Following Jesus is a group project. It is not a solo performance. Nothing illustrates this more clearly than our practice of baptism.
Let’s think about this together by considering three basic things about baptism:
|Piero della Francesca’s “Baptism of Christ”|
Baptism makes us a radically new kind of person.
Baptism is the beginning of a process of lifelong conversion.
Baptism gives us a sense of belonging that transforms our hearts.
Water, Spirit, and Fire
Today’s Gospel teaches us that baptism makes us a new kind of person.
People have been waiting for the Messiah, and John the Baptist is very clear that he is not the guy. He baptizes with water. The Messiah will baptize with Spirit and with fire.
Maybe John’s listener’s got his meaning without flexing a mental muscle. Like how we would hear, “Take a right at the light.” We wouldn’t have to think about it. But most of us have to scratch our heads when John distinguishes baptism with water from baptism with Spirit and with fire.
|Jean Fouquet’s “Pentecost”|
Here’s one way of looking at what John is saying. People came to John to be freed from the burden of their past. They regretted things they had done or things they had neglected to do.
In addition to that, they saw that they could not make things right. They were sorry and wanted forgiveness. They wanted a second chance.
John immersed them in water to symbolize that God had given them a do-over in life.
There is just one problem with John’s baptism, and John seems to know it. Having a do-over is just terrific, but if you’re the same person who blew it the first time, then you’re likely to end up doing the same thing all over again, maybe with just a slightly different twist.
There are all sorts of things we might regret: spending too much money, exercising too little, eating too many sweets, losing our patience, giving unwanted advice, saying unkind things about others, gunning it when the traffic light turns yellow.
Some of us take our spouses for granted, lose touch with our children because we work too hard, or spend more time with television or golf or hunting than with Holy Scripture.
We regret what we do. Or don’t do. We then spend days, weeks, maybe even a few months being attentive to loved ones or hitting the gym or stopping at yellow lights. We only realize that we’ve slipped back into our old ways when feel lonely, have trouble buttoning our pants, or get the ticket for running a red light.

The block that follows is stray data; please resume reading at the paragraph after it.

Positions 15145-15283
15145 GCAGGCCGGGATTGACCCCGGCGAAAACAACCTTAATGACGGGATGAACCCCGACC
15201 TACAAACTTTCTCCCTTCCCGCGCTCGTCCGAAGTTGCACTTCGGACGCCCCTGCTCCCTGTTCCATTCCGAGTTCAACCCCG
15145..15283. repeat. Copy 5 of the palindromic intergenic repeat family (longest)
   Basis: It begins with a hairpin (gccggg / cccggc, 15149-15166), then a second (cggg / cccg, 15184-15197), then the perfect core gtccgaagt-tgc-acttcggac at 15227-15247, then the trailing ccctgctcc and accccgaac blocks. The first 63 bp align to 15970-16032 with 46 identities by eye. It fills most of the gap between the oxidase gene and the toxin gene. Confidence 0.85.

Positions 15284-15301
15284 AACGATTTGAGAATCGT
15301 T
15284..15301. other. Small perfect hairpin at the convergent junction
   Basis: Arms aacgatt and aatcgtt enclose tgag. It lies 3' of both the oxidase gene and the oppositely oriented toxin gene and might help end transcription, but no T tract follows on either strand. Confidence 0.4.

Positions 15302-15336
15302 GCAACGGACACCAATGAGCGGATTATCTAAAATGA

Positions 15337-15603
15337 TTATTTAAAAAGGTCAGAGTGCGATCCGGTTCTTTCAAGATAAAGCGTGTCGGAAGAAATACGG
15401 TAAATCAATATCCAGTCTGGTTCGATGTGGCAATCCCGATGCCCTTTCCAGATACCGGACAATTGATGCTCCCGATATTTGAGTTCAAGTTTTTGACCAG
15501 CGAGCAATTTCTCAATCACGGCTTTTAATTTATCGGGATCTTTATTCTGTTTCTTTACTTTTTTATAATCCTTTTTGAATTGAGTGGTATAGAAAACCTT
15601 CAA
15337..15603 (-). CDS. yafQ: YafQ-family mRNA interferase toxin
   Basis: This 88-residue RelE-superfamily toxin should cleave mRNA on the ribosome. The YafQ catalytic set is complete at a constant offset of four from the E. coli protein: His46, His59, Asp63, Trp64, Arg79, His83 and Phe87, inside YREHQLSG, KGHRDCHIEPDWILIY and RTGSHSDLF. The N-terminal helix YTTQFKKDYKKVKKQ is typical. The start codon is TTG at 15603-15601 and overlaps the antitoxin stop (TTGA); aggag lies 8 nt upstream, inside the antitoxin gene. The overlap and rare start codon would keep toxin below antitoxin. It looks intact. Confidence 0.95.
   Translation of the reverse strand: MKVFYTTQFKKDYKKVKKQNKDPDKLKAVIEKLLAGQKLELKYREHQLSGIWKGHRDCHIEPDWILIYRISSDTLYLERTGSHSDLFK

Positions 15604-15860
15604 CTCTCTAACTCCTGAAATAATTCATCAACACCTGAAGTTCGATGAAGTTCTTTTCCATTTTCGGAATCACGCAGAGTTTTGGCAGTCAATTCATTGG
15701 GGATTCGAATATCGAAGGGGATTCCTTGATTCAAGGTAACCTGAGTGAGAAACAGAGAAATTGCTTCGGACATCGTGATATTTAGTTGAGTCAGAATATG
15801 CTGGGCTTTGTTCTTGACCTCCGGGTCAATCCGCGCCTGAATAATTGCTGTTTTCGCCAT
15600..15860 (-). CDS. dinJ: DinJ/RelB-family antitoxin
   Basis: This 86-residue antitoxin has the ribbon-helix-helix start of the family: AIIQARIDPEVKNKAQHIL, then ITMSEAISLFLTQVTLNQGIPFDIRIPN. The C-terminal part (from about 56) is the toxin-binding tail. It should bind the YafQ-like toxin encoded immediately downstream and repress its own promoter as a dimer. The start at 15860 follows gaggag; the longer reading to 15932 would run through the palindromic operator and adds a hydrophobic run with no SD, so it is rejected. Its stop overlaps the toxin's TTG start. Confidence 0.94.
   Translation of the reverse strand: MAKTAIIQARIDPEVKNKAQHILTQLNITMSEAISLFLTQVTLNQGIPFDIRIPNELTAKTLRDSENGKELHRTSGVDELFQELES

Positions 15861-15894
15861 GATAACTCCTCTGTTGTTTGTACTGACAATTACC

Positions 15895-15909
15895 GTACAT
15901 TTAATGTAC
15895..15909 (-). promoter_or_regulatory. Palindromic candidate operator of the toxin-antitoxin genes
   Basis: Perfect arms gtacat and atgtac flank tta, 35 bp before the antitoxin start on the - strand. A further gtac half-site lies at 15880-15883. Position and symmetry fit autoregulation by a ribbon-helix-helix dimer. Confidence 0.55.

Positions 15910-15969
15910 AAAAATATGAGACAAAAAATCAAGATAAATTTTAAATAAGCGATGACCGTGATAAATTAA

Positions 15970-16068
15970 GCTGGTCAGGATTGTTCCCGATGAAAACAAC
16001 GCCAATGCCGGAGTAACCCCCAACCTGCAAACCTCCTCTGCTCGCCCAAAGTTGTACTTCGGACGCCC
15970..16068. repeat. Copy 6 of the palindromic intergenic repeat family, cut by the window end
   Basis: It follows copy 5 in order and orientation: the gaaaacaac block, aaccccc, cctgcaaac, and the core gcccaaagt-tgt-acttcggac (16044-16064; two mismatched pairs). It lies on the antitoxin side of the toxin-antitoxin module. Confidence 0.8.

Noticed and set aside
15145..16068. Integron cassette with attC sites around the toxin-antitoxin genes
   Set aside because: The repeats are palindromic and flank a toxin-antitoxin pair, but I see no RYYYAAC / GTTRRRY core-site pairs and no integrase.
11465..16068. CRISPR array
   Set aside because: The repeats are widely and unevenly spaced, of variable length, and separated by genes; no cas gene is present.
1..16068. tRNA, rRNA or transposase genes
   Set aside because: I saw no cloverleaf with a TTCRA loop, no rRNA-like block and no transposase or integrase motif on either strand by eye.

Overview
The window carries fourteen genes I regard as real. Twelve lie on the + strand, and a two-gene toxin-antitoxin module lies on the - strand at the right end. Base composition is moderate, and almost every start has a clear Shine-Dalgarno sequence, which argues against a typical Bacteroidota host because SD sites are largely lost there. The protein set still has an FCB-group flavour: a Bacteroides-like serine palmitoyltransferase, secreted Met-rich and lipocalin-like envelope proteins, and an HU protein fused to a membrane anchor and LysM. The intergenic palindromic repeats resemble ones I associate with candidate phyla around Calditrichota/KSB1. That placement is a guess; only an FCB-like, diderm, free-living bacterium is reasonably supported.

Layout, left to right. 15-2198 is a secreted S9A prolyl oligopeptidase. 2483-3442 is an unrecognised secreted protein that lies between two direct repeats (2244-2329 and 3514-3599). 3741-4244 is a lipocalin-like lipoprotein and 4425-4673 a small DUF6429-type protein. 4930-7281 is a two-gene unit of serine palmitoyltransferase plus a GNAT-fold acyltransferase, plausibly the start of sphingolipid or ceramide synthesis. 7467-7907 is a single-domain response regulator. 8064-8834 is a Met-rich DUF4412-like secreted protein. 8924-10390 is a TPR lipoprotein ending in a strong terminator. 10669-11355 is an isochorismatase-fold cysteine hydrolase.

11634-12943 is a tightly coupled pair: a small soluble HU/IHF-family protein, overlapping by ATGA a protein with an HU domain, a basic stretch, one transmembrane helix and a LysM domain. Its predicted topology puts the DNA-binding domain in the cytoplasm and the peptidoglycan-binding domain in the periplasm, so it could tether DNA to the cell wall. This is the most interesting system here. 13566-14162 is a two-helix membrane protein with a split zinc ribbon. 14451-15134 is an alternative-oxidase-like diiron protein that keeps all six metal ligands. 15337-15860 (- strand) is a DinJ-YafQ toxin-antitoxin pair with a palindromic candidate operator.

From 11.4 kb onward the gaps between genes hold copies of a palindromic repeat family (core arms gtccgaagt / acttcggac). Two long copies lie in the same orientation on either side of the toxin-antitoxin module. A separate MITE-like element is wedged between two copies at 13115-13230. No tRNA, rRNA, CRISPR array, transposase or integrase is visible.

We don’t just need freedom from the past. We need a new “us” to make a new future. And that is just what Jesus’ baptism is all about. He baptizes with Spirit and fire. In Christ, we get more than a do-over. We are a new creation. Only, not all at once.
Baptism is the beginning of a process of lifelong conversion. That may sound odd to you. Lifelong Conversion.
We’re accustomed to hearing about conversion experiences, unique moments in time that organize the story of our life into a before and after. Before that experience we were lost. Afterwards we were found. Saved. That’s because the moment is defined by a decision for Christ.
Some of us can recount the day and time that we accepted Jesus as our Lord and Savior, while others of us follow Jesus never having had such an experience. The teacher and preacher R. C. Sproul once advised not to confuse the experience of conversion with the reality of conversion and that it its the reality, not the experience, that matters.
He’s right about that, and to see what he means we have to be clear about what conversion is. Conversion is a turning: a turning away from and a turning toward.
Christian conversion is turning away from seeking to justify our lives by career success, financial security, social status, celebrity status, peer approval, good grades, or any of our own achievements and turning toward Jesus to supply the significance, value, and purpose for our life.
Conversion means turning away even from trusting our own moral uprightness or rigorous piety to win God’s affection and trusting in Jesus alone to make us right with God.
|John Atkinson Grimshaw’s “The Turn of the Road”|
This is a gradual and uneven process. After all, unlearning the habit of trusting in our own abilities and our own achievements is remarkably slow, to say nothing of learning the habit of trusting in Jesus. And our conversion is not our own doing anyway. It is the silent, patient, persistent work of the Holy Spirit with which we cooperate more or less actively at different times of our lives.